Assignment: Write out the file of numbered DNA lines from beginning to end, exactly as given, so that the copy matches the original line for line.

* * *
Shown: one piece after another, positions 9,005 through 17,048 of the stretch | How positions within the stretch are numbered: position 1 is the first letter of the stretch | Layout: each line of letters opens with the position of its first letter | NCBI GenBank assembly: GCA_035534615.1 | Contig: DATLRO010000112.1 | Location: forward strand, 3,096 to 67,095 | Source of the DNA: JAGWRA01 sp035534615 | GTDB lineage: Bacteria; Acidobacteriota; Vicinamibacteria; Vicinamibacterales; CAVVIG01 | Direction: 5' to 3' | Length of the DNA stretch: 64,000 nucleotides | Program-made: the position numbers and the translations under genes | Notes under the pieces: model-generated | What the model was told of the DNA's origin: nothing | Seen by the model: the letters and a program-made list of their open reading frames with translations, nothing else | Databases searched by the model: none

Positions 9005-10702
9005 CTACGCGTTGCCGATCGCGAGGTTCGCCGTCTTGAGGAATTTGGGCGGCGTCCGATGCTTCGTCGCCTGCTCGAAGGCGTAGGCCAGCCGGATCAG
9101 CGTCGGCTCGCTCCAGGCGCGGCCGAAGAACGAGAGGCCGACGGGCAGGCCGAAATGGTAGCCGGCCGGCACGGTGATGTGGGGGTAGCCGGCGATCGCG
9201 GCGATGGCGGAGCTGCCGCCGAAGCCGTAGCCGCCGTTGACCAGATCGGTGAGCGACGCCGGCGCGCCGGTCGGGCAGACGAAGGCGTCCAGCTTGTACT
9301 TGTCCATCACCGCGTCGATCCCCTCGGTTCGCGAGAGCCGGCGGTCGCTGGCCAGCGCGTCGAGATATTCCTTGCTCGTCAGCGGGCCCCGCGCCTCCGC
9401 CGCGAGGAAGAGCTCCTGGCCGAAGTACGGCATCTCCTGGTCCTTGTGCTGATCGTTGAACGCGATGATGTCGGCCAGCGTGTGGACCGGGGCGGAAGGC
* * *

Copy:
Shown: one piece after another, positions 9,005 through 17,048 of the stretch | How positions within the stretch are numbered: position 1 is the first letter of the stretch | Layout: each line of letters opens with the position of its first letter | NCBI GenBank assembly: GCA_035534615.1 | Contig: DATLRO010000112.1 | Location: forward strand, 3,096 to 67,095 | Source of the DNA: JAGWRA01 sp035534615 | GTDB lineage: Bacteria; Acidobacteriota; Vicinamibacteria; Vicinamibacterales; CAVVIG01 | Direction: 5' to 3' | Length of the DNA stretch: 64,000 nucleotides | Program-made: the position numbers and the translations under genes | Notes under the pieces: model-generated | What the model was told of the DNA's origin: nothing | Seen by the model: the letters and a program-made list of their open reading frames with translations, nothing else | Databases searched by the model: none

Positions 9005-10702
9005 CTACGCGTTGCCGATCGCGAGGTTCGCCGTCTTGAGGAATTTGGGCGGCGTCCGATGCTTCGTCGCCTGCTCGAAGGCGTAGGCCAGCCGGATCAG
9101 CGTCGGCTCGCTCCAGGCGCGGCCGAAGAACGAGAGGCCGACGGGCAGGCCGAAATGGTAGCCGGCCGGCACGGTGATGTGGGGGTAGCCGGCGATCGCG
9201 GCGATGGCGGAGCTGCCGCCGAAGCCGTAGCCGCCGTTGACCAGATCGGTGAGCGACGCCGGCGCGCCGGTCGGGCAGACGAAGGCGTCCAGCTTGTACT
9301 TGTCCATCACCGCGTCGATCCCCTCGGTTCGCGAGAGCCGGCGGTCGCTGGCCAGCGCGTCGAGATATTCCTTGCTCGTCAGCGGGCCCCGCGCCTCCGC
9401 CGCGAGGAAGAGCTCCTGGCCGAAGTACGGCATCTCCTGGTCCTTGTGCTGATCGTTGAACGCGATGATGTCGGCCAGCGTGTGGACCGGGGCGGAAGGC